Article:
A slice of bread or even a few slices for dinner might be a normal dinner meal for you, as a Westerner. However, have you ever tried offering a piece as well to your Chinese friends and was confused with the facial expression you got in return? Don’t worry, we as Chinese would not ask you directly in the face “Hey, is that it? Just a few slices for dinner?” In fact, what we honestly think in our mind is full of question marks and exclamation marks trying to figure out if that friend is on a diet or is just too tired to cook some hot food.
A well-known American author and nutritionist Adelle Davis had a profound saying that is making our daily life a constant nudge to how to eat healthier and proper. She said “Eat breakfast like a king, lunch like a prince, and dinner like a pauper.” This quote was so influential that it has been translated into many languages for instance, the German is “Iss morgens wie ein Kaiser, mittags wie ein König, abends wie ein Bettelmann.” This quote holds valid and it is indeed the “ideal” way of leading towards a healthy lifestyle. However, typical Chinese families are of the total opposite.
Historical data or statistics do not explain so much into why Chinese prefer warm food for dinner. But, accordingly to my own personal perspective as a Third Culture Kid (TCK), it has a lot to do with the dependance of the father in the family. Imagine the following scenario, a Chinese family who is home after a hard day at work and is looking forward so badly to his wife’s cooked food waiting for his return on the table. The kids in the family are nudging the mother asking when papa is arriving so that they finally eat together. The typical traditional family scenario depicts the role of the parents as the father is out to work the whole day and the mother is at home as a housewife taking care of the young kids. This style of living has continued in several generations as a result of the feeling of having to eat warm dishes for dinner. Although, the roles of men and women are changing in the Chinese society, a bowl of warm soup or noodle soup would fulfill the hunger satisfaction to the maximum.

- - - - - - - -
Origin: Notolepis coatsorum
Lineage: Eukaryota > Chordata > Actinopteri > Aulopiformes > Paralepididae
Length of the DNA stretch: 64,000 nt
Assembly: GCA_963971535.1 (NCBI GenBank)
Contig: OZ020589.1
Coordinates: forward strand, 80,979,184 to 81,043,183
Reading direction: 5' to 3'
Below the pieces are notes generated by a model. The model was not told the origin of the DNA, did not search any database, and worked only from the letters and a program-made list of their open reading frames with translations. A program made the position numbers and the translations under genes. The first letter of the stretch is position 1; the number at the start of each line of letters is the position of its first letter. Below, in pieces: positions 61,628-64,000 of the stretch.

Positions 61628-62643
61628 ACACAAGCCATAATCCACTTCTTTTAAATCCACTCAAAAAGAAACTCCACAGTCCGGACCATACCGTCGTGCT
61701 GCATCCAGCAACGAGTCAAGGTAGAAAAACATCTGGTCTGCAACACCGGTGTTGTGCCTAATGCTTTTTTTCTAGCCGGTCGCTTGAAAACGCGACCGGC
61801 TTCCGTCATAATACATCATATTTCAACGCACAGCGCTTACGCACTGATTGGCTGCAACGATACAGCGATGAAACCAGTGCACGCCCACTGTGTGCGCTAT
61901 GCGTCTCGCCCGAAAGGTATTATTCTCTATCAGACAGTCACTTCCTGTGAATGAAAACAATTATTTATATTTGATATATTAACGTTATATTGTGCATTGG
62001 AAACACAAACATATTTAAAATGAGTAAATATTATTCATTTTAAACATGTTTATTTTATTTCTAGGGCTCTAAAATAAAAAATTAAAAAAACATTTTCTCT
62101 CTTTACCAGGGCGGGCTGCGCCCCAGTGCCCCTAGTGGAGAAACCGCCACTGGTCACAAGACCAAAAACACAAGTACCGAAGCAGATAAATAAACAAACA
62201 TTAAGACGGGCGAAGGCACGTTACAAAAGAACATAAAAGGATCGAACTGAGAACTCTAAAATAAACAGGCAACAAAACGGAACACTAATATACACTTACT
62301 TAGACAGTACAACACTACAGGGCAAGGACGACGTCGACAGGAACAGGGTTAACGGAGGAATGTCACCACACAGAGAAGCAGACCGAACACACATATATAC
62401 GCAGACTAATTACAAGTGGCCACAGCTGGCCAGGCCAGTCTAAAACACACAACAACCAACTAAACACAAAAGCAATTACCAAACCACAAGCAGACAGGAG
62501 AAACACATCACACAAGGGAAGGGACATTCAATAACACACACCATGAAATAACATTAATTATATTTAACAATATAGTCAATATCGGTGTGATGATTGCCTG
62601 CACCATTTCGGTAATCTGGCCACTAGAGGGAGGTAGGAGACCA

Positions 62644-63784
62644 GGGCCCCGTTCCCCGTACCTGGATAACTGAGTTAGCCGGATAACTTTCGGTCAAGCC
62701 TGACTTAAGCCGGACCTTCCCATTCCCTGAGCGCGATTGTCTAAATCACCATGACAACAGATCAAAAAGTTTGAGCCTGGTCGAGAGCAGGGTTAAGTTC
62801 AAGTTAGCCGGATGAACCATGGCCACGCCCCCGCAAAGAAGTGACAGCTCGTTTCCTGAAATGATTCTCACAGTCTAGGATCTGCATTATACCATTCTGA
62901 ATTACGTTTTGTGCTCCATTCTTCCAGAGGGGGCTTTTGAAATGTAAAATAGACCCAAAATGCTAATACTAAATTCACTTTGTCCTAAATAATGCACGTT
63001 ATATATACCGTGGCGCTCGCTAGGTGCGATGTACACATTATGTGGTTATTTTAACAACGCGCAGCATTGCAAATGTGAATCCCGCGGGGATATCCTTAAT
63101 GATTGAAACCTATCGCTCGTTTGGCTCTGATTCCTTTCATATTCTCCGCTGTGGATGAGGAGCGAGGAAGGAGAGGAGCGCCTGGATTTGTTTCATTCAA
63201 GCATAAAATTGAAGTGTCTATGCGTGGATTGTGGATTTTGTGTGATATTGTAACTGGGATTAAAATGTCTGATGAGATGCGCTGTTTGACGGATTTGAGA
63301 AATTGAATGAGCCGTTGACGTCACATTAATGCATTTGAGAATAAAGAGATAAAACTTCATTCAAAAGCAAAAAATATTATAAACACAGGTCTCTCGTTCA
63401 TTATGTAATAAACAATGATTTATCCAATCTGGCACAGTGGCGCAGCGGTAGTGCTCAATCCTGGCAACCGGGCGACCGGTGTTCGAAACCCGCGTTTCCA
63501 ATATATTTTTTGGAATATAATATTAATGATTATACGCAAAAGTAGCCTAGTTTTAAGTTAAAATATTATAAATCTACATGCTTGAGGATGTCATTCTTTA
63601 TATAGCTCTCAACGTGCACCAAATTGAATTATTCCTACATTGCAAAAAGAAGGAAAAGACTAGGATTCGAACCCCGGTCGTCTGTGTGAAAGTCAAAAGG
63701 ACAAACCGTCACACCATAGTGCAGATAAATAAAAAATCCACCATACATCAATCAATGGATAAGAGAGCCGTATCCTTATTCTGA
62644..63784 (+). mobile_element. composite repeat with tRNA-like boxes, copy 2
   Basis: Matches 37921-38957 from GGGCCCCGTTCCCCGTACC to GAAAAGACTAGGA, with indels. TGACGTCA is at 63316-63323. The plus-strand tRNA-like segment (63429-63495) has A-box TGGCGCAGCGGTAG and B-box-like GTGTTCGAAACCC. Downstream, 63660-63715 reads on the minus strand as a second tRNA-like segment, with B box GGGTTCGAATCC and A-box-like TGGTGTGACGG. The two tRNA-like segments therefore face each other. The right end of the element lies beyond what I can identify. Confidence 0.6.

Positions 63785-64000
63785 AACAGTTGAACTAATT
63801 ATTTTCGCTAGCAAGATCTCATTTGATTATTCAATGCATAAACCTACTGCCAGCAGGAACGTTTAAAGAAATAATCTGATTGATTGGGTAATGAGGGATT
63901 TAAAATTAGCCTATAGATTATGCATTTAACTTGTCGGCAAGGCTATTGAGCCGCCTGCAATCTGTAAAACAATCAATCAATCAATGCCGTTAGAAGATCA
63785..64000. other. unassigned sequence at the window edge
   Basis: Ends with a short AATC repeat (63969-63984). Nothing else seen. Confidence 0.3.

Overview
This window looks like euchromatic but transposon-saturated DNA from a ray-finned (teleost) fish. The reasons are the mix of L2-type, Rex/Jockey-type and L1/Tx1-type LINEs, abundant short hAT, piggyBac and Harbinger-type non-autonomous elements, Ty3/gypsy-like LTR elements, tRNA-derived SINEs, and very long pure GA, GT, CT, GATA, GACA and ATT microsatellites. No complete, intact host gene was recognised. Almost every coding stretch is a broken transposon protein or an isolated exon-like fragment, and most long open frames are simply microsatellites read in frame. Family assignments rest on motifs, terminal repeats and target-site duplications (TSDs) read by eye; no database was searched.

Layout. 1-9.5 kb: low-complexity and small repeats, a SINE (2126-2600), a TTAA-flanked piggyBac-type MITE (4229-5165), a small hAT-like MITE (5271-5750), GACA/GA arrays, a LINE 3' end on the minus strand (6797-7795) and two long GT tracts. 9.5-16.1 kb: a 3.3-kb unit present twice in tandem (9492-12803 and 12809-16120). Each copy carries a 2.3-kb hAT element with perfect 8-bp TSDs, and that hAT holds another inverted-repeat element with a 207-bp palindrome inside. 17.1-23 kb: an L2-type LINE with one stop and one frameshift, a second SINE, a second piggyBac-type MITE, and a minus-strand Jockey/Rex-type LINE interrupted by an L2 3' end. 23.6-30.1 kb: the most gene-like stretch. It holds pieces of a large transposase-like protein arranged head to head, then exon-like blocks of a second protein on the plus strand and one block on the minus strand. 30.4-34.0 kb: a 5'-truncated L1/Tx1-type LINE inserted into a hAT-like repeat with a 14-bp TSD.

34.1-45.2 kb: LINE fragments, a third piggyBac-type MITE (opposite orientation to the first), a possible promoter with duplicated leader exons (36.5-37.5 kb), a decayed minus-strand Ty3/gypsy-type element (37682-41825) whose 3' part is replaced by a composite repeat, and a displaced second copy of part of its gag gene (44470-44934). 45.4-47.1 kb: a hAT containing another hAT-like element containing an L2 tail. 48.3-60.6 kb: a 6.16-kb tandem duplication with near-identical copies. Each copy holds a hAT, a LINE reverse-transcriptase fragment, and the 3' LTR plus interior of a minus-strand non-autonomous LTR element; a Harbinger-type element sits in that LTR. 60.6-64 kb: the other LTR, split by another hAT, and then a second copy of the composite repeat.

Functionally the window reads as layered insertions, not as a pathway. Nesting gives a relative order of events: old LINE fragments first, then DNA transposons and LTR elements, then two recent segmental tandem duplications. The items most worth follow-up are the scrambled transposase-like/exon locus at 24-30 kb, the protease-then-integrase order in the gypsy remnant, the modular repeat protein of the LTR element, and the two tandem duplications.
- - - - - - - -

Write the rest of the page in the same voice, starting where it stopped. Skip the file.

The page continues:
There is no right or wrong to this question on whether one should simply have a few slices of bread or warm dishes for dinner. Depending on where you are, in which culture you are surrounded in, it is important to pay cautious awareness of the eating habits in the society. When you as a foreigner visiting a Chinese country, then simply enjoy the warm food that you are being served with. However, when you are a Chinese person living in a Western country, sometimes being served with a few slices of bread for dinner you could see it as giving yourself some dieting time, or any other methods to make yourself feel better.